China-EU economic and trade cooperation inspires high expectations, 70% of respondents are confident about the industry development upon CAI

CCCEU| Updated: Jun 9, 2022

The CCCEU, PwC Co-host Webinar, PwC Releases a Survey on CAI’s Impact on Enterprises & Implementation Outlook


Brussels, 8 June 2022- On Wednesday, the China Chamber of Commerce to the European Union (CCCEU) and PwC China jointly hosted a webinar. PwC China released a report on the China-EU Comprehensive Agreement on Investment (CAI), based on a survey of more than 500 Chinese and European enterprises in China conducted in cooperation with the China Council for the Promotion of International Trade (CCPIT).

Findings showed that 70% of the respondents are confident and looking forward to industry development after the CAI comes into force. Among them, 74% of Chinese enterprises and 67% of EU enterprises in China believed that the CAI will benefit the development of manufacturing, pharmaceutical and new energy sectors.


Webinar “CAI impact on Chinese and European businesses and implementation outlook” on June 8, 2022. [Photo/CCCEU]

China and the EU's economic and trade relationship has shown to be resilient and dynamic. In 2021, bilateral trade between China and the EU surpassed $820 billion, a new high. In terms of goods, China continues to be the EU's largest trading partner, while the EU is China's second largest trading partner. China and the EU have invested a total of more than 270 billion dollars in each other. Finance, vaccine R&D, new energy, electric vehicles, and logistics are just a few of the areas where active investment cooperation exists. Chinese investment in the EU, in particular, continued to rise at a counter-trend rate in 2021, with a year-on-year growth rate of 13.4 percent.


The Chairman of the CCCEU Mr. Xu Haifeng delivers opening remarks. [Photo/CCCEU]

According to Eurostat, the EU's exports to China reached 55.9 billion euros in the first quarter of this year, up 2.4 percent from the same period last year; its imports from China reached 147.7 billion euros, a stunning growth rate of 40.8 percent. The Chairman of the CCCEU Mr. Xu Haifeng said, “Despite the challenges, trade between China and the EU has been impressive. While China and the EU trade over 2 billion euros each day on average, we see a huge potential for bilateral investment.”


Gabriel Wong, PwC China Inbound/Outbound Lead Partner, speaks at the webinar. [Photo/CCCEU]

Gabriel Wong, PwC China Inbound/Outbound Lead Partner stated, “China and Europe have a long and important history as trade and investment partners and despite the uncertainty surrounding the world economic recovery, China-EU economic and trade cooperation has shown strong resilience. Looking ahead, China-EU economic and trade cooperation is on track to enjoy a broader prospect of stable advancement.”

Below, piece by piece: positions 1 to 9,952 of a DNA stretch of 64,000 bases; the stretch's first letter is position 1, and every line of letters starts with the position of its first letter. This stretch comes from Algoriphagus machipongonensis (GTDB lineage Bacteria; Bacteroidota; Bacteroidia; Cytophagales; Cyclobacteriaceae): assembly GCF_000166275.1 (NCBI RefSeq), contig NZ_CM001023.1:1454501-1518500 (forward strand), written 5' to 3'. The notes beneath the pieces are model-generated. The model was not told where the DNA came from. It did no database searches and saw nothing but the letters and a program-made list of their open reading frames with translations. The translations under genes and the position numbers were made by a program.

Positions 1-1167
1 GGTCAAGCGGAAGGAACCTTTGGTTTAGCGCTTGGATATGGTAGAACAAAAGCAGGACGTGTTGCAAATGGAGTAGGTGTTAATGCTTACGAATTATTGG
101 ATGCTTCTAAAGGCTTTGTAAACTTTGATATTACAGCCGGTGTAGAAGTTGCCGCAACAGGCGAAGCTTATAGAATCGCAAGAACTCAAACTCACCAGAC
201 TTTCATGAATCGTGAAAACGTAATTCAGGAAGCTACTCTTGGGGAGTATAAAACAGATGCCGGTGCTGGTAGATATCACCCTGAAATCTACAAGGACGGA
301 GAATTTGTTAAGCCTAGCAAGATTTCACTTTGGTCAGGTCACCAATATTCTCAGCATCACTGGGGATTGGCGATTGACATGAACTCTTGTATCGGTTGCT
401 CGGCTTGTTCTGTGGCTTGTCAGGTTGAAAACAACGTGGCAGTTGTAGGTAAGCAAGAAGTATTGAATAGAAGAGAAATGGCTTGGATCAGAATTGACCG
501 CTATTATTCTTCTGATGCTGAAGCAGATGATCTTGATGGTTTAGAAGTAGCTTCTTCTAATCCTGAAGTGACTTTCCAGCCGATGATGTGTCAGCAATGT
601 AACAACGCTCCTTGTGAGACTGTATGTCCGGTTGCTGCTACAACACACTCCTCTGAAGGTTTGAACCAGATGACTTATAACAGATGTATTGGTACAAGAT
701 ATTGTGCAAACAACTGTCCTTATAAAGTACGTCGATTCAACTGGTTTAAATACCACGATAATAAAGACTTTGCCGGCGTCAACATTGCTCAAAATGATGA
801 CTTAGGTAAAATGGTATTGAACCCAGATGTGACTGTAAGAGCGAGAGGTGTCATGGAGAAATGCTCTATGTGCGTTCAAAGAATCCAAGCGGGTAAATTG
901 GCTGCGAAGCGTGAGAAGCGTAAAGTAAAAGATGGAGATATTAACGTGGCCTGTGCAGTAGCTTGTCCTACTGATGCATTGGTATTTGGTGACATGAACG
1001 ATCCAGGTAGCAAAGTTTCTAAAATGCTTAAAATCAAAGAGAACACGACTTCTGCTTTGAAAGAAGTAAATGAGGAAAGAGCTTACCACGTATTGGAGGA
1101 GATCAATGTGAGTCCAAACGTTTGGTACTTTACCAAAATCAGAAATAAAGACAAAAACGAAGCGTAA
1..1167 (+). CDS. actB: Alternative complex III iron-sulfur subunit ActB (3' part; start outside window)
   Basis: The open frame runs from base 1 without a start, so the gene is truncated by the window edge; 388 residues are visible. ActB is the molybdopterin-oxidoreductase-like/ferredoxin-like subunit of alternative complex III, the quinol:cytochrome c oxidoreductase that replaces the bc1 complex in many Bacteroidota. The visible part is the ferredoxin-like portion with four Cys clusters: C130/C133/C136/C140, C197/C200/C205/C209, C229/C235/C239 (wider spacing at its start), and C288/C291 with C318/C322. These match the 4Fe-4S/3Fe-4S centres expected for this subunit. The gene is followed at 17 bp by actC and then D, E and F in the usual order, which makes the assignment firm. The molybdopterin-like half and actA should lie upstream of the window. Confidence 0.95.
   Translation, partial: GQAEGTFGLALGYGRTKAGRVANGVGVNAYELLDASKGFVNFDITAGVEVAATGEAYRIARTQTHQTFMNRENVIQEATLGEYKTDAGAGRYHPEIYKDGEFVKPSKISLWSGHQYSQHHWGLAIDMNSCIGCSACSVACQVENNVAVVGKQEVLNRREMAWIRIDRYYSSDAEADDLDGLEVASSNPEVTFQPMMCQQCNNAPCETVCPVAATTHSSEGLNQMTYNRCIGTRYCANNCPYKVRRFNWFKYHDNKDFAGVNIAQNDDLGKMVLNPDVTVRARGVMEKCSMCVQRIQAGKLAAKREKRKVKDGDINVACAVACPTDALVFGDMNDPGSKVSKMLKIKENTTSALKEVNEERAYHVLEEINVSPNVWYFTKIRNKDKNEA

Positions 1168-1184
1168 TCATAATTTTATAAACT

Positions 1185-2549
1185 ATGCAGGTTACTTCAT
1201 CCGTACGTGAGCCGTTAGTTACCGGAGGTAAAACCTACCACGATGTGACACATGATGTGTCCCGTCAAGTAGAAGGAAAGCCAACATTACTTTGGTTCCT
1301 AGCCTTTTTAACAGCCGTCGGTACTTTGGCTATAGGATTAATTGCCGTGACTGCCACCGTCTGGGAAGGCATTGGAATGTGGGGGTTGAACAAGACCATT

Opportunities for China-EU bilateral investment outweigh the challenges of the CAI's coming into force

In December 2020, China and the EU announced the completion of the CAI negotiations. In 2021, PwC China was engaged by the CCPIT to carry out a thematic survey on the deal. A total of 512 Chinese and EU companies in China responded in the survey, which examined the status and levels of confidence of Chinese companies in investing in the EU, as well as the expectations of Chinese and EU companies on the implementation of CAI. 

According to the survey, the opportunities for bilateral investment outweigh the challenges. Findings showed that 58% of EU companies in China and 46% of Chinese companies surveyed believe that the signing of the CAI will have a positive impact on bilateral investment and that companies will benefit from it. In the long-term, both manufacturing and service sectors are expected to gain from the CAI.

Xu said, the CCCEU welcomed the conclusion of CAI negotiations. Last year, the CCCEU conducted a survey in which it inquired about the expectations of Chinese enterprises in the EU about CAI. The surveyed enterprises expect the agreement to create a fair and optimised environment for bilateral economic and trade cooperation. 77% of the surveyed enterprises think they will benefit from the CAI, and 63% say the agreement will have a positive impact on economic and trade relations between China and the EU. The vast majority of enterprises believe that the CAI will facilitate the convergence of their respective competition regimes and will be more beneficial for EU enterprises in China than vice versa.


Ruud Sommerhalder, European Business Group Lead Partner, PwC China, speaks at the webinar. [Photo/CCCEU]